Successful marriage is often about compromise. In the case of backcountry skiing, my wife Lisa likes small doses of the wild, interspersed with hot showers and central heating. I prefer a snow cave. The key to conjugal bliss: visit a mountain with quality lodging, preferably where we step out our door and into our ski bindings.
One such place is Mount Hood. Rising from the vast forests of Oregon like a white citadel, Hood makes your feet itch for steel edges. Iced by a dozen glaciers and graced with year-around skiable snow, the peak offers numerous ski and snowboard mountaineering routes. You can drop from the summit down several extreme lines, while the lower angled terrain below the summit crags offers turns for every ability level. The lodging is equally splendid.
Massive and charismatic Timberline Lodge roosts like a gigantic eagle’s nest at 6,000 feet on Mount Hood’s southern flank. The edifice was built in the 1930s as a government work project during the Great Depression, and endures as a classic example of Northwestern architecture (it is a designated National Historic Landmark). Rustic hand-crafted wood dominates the interior, while vaulted ceilings and stone fireplaces lend a timeless appeal. You get the feeling that a millennium from now, a pipe chewing archaeologist will be brushing dirt from the foundation, exclaiming “by Jove, Timberline Lodge!”
Timberline’s rooms are cozy, the showers hot. The Cascade Dining Room is renowned for its menu of regional delights, including a desert cart that sags with Cascadian sized treats, trundled to your table by a white coated waiter, ready to serve as many calories as you dare confront. In all, the perfect conjugal ski destination for the Dawson union.
At home in Colorado, we’ve come to expect a worthy spring ski season: a time of sunny days, perfect compacted snow, and good weather. This year we had the blue sky, and nothing else. Winter had been as dry as the Gobi desert. Spring came and the snowpack melted like an ice cube on hot asphalt, instead of compacting and forming the vast fields of perfect-corn snow we expected. After weeks of trudging dirt trails to meager sun-battered snowfields, I was a beaten man. When my angst hit our marriage, I knew a civilized junket was in order; with plentiful snow, handy lounge chairs — and time to enjoy matrimony. So, when Lisa suggested we spend some time together, perhaps with snow involved, my reply was swift, “Timberline Lodge, Mount Hood, the great Northwest. We can climb, ski, and lounge by the pool — something for everyone!”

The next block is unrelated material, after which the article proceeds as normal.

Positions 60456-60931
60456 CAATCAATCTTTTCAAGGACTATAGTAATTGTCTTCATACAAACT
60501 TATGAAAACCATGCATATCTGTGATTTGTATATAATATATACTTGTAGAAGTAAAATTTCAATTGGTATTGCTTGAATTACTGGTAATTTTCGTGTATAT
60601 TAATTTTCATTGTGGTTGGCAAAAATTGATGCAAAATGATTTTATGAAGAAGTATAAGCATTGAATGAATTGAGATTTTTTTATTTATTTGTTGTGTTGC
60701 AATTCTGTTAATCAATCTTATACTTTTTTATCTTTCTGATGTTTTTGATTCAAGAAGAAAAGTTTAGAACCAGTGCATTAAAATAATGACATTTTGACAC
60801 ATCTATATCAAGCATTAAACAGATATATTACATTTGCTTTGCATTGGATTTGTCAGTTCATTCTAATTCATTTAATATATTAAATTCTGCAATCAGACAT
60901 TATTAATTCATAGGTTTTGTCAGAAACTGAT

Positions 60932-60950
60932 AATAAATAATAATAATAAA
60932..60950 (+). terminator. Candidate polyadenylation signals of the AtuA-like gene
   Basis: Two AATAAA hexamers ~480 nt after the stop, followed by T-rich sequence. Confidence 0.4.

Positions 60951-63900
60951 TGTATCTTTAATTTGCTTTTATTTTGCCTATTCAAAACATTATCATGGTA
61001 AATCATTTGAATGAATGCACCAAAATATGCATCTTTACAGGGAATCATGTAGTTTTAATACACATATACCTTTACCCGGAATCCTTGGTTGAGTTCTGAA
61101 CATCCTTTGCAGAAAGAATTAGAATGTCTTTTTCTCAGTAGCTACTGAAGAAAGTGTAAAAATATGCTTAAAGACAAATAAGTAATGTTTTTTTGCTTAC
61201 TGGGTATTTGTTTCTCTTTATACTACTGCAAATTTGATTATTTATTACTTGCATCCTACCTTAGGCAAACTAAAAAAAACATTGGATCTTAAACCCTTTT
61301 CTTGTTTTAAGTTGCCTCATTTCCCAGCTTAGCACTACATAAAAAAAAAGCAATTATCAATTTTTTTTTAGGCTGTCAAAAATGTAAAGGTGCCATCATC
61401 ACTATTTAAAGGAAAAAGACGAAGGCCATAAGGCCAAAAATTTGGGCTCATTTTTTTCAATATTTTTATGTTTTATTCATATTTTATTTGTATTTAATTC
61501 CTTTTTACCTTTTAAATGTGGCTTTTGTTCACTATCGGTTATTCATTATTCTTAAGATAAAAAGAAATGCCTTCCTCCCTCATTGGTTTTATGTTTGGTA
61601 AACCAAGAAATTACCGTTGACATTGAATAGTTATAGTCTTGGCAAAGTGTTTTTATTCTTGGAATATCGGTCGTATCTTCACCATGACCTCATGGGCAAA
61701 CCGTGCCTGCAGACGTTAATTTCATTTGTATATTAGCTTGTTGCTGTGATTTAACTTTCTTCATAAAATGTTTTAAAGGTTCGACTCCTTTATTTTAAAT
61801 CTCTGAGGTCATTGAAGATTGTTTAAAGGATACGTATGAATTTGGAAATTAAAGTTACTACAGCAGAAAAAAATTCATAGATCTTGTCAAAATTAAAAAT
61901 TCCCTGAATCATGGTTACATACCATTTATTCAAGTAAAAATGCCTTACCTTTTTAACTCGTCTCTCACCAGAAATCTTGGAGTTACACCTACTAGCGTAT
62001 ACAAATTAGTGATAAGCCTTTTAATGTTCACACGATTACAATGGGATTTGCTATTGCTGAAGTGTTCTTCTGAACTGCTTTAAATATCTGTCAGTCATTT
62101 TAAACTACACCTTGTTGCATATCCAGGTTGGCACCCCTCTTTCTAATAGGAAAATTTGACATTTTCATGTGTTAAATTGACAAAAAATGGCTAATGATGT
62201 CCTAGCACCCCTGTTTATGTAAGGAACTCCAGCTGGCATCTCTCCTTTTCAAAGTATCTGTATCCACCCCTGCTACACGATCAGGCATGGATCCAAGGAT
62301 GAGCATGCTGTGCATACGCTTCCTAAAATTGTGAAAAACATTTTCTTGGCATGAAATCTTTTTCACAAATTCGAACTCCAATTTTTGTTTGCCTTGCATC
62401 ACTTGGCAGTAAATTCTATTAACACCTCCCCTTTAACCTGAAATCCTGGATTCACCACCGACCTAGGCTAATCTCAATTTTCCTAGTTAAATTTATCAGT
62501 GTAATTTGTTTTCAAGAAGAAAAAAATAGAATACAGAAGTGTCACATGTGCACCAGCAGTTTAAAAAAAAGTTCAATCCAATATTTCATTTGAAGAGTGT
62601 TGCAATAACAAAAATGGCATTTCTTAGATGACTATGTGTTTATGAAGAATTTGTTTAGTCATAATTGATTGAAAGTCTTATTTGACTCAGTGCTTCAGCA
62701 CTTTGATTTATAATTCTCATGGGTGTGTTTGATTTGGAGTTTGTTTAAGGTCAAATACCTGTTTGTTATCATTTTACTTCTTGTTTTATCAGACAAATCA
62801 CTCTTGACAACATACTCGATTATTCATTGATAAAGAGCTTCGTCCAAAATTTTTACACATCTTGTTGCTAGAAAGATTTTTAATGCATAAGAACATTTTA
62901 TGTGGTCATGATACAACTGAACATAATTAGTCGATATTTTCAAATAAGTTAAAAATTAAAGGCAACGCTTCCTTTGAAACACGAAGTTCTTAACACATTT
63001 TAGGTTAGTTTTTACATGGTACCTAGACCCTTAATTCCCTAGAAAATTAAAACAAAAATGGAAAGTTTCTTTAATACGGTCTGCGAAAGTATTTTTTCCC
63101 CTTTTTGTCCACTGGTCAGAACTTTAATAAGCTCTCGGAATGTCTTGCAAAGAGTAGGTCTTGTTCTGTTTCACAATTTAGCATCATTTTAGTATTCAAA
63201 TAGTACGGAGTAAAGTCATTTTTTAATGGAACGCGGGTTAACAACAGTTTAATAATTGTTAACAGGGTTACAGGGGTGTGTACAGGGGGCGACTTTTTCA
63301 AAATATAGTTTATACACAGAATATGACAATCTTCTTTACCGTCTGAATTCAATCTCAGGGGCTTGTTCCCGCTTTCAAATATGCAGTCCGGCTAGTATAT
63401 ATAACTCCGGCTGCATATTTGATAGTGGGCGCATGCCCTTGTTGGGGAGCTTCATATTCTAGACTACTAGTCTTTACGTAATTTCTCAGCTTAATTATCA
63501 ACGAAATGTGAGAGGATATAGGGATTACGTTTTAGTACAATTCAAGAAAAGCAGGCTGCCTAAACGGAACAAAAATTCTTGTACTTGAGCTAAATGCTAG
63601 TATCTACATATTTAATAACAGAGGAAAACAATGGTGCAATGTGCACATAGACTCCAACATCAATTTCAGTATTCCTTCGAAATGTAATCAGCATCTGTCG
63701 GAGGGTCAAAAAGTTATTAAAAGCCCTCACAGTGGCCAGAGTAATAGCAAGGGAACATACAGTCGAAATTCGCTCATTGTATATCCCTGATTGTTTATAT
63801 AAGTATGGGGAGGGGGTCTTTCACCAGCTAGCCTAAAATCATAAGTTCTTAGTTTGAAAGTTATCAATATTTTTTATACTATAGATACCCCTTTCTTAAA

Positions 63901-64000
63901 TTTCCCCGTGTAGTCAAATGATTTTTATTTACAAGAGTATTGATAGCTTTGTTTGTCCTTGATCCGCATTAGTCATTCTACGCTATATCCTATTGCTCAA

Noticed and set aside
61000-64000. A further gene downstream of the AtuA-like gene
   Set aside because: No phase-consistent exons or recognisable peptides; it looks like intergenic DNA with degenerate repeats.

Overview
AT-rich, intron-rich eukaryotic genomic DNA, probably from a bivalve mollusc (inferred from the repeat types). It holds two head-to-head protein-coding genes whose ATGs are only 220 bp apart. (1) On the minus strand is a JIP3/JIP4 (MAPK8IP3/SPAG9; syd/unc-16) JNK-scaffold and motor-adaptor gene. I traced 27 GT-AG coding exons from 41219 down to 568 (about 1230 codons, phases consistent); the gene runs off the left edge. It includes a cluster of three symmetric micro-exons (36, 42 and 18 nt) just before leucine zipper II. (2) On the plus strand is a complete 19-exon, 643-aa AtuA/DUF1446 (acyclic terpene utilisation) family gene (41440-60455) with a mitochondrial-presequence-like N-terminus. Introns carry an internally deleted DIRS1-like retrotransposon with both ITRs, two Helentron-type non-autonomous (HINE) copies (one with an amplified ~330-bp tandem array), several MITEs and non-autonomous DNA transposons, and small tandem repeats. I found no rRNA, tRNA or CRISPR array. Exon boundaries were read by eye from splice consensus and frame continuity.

Our first morning. A squawking 3:00 A.M. alarm throws us out of bed. We gnaw stale bagels as the room lights burn our sleep-glued eyes. Our goal is the Hogback Route to the summit of Mount Hood. The easy trade route — perfect for Lisa’s first ski and climb of a glaciated peak. First we pay our admission, in the form of toil. All the south side routes, including the Hogback, begin with a 2,600 vertical foot climb up the Mt. Hood ski area located on Palmer Snowfield. You can buy a snow-cat ride, but we take the slog. We’re not alone.
Scores of people are climbing. Most on foot, some on skis, a few on snowshoes. Many head for the summit. Others hike the ski area slopes. Being used to the solitude of Colorado’s mountains, we get cynical about the crowds. Our haughty vain is short lived. A few hearty halloos tell us that these people are truly enjoying their Hood. Young and old, experienced and novice, local and tourist, it is alpine holiday for everyone. We’re part of it, and we catch the mood; talking with other groups about gear and routes, commenting on the terrific weather and stunning vistas.
In an hour we leave the ski area behind. A splendid pink sunrise greets us as the Steel Cliff wakes up with rockfall and wet snow slides. Judging from the constant sludge flow, I wonder why the mountain is still there. The last volcanic eruption was in 1865; another is inevitable.
We give the Steel Cliff room to rust in peace, and hike into a volcanic area known as the Devil’s Kitchen. Volcanic gases spew. A smell halfway between crypt and skunk bites our nostrils. Picture an ancient volcano crater partly filled by a glacier. In one area the ice is held back by the heat to expose a steaming pile of technicolor waste. As the lava walls of the cirque crumble they expel a constant dribble onto the dirty snow below. Like smoking ribs hot off a barbecue, ridge crests steam in the sunrise above, broiling from the heat of the earth.